Great Lakes.
Its authors say the proposal will not mean any
large-scale diversions from the lakes.
But many critics say they do not believe the
agreement will protect the Great Lakes at all.
Ehrhardt said the proposal will not only allow

for massive diversion of water but also potentially
hurt the ecosystem.
"With only 1 percent of the Great Lakes waters
being renewed every year. the science is still out
on whether we are already consuming more than
can be replenished." she said. "Experts warn
that, if implemented, the annex could lead to an
environmental disaster."
Ehrhardt said the draft agreement also "under-
mines Canada's jurisdiction over the Great Lakes
and erodes our authority over this shared resource.
This is nothing more than a U.S. scheme to drain
our Great Lakes dry."
"We're letting eight U.S. states write the poli-
cies around our water. They're setting the agen-
da," she said later.

Proposal would t
expansion of gambling
facilities in Michigan

LANSING (AP) - Groups on both sides
of a ballot proposal that would require voter
approval for expanded gambling say they are
building large coalitions as the Nov. 2 election
nears.
Proposal I would require most gambling
operations - except Indian casinos and
Detroit casinos - to get voter approval at the
state and local level before they could expand.
The measure would be retroactive to Jan. 1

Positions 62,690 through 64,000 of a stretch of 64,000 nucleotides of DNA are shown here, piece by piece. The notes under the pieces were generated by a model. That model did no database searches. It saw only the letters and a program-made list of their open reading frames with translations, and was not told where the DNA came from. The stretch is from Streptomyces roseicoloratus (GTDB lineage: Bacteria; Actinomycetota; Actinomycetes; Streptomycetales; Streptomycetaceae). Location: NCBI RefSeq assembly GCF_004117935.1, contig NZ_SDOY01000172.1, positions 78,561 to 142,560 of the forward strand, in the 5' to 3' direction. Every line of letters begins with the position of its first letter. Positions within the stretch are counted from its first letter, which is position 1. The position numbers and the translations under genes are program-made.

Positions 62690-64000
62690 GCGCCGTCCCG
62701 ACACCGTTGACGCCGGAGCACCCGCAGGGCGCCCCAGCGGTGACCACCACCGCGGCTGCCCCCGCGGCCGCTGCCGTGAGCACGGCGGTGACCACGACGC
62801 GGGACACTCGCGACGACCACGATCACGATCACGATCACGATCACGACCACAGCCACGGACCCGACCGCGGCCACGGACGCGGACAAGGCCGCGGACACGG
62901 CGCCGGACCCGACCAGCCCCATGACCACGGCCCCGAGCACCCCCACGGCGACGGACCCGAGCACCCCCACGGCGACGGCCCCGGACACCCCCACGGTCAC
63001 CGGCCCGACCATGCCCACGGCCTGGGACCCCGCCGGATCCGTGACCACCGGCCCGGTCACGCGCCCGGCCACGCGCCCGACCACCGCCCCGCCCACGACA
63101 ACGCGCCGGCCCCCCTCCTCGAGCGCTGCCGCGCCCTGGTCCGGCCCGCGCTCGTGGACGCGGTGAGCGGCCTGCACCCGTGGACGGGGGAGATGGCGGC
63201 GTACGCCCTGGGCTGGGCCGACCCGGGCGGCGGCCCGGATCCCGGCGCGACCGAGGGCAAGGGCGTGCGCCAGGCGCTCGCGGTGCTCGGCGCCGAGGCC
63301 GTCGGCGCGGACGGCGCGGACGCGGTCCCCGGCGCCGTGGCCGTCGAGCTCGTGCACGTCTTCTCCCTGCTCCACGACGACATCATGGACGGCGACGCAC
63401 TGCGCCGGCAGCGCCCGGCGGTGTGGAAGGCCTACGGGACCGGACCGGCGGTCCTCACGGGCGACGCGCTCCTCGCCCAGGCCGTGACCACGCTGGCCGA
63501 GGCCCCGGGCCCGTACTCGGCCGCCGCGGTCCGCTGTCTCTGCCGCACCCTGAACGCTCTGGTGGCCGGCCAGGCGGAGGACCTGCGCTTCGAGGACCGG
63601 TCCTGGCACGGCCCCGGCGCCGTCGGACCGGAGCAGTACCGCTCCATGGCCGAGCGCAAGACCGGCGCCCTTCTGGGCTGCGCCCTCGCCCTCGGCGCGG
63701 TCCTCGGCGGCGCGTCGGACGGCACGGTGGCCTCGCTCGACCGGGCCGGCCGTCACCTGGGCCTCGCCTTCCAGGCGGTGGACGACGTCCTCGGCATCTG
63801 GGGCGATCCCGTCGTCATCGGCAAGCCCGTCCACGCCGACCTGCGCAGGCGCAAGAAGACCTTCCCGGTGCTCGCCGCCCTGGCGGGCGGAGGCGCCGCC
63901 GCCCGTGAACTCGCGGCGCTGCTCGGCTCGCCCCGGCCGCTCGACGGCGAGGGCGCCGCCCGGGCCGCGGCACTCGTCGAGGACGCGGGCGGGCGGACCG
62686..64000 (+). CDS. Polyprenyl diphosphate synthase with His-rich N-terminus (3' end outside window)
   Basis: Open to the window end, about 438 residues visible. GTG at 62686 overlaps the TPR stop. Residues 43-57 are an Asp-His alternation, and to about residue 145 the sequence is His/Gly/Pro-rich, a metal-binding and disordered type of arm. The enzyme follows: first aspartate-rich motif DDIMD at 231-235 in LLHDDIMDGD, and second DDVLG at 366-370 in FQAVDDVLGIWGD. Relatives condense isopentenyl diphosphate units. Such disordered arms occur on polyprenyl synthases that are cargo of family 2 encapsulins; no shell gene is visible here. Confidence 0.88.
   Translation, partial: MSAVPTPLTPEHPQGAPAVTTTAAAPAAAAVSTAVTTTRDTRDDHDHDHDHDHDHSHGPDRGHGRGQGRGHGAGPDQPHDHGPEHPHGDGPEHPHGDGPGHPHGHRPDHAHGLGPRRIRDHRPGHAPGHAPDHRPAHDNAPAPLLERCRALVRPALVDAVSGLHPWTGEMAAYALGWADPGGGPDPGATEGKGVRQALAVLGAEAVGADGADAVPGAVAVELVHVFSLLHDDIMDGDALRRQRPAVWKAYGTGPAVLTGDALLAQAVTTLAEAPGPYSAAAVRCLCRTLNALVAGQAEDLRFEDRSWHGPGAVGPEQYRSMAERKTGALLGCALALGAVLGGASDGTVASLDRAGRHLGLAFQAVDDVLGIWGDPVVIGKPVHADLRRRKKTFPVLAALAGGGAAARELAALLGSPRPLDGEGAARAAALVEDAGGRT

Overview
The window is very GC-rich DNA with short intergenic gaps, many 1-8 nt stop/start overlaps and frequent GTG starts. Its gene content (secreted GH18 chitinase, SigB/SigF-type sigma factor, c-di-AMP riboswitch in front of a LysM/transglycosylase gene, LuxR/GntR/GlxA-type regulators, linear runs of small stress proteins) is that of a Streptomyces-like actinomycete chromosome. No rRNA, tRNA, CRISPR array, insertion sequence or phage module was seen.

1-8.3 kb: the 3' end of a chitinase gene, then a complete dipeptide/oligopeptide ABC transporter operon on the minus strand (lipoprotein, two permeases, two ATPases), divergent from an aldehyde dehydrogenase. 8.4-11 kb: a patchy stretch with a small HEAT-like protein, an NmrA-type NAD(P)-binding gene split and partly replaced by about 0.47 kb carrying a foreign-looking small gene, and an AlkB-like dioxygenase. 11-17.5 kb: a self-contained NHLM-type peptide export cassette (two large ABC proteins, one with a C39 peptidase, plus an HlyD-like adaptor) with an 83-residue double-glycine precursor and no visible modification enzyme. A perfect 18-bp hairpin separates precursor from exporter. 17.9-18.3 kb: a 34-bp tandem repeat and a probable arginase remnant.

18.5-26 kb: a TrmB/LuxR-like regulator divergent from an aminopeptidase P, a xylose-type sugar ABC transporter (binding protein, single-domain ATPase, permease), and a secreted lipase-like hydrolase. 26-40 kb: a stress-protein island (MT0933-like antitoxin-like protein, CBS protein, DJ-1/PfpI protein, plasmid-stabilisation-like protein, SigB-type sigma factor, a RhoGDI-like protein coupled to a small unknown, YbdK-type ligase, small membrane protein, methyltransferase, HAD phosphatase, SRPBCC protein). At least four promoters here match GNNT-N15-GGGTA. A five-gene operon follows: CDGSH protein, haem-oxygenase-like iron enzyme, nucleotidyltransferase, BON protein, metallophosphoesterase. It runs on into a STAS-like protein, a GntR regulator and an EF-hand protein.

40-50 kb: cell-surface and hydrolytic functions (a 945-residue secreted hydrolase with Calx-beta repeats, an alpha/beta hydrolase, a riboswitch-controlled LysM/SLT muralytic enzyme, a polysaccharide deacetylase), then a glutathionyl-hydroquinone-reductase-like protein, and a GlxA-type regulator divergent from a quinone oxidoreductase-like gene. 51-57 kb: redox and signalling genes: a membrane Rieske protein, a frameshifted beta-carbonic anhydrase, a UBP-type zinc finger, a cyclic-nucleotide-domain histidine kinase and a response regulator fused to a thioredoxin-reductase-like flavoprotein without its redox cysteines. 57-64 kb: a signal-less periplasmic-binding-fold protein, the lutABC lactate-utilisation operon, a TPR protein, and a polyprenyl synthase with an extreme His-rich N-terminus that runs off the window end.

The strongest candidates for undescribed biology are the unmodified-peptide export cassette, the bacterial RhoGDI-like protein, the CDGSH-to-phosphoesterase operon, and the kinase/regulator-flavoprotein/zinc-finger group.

and was put on the ballot after horse racing
tracks pushed to add video gaming machines
to attract more people to
the tracks. Proposal 1
The two chambers of the
state Legislature have not require mo
agreed on a compromise gambling c
plan that would allow race
tracks to add the new gam- to get vote
bling. at the stat
A poll released yesterday
by Lansing-based EPIC/ local levelI
MRA shows that most
Michigan voters support they could
the proposal. Sixty-two
percent favored Proposal
1, while 26 percent were
opposed and 12 percent were undecided.
The poll of 600 likely voters was conducted
from Wednesday to Sunday and had a margin
of error of plus or minus 4 percentage points.
That's similar to results from an August
EPIC/MRA poll, when 65 percent favored the
proposal and 29 percent opposed it. Only half
as many people were undecided a month ago,
however.
Both sides have been trying to sway voters

with TV ads that began running earlier this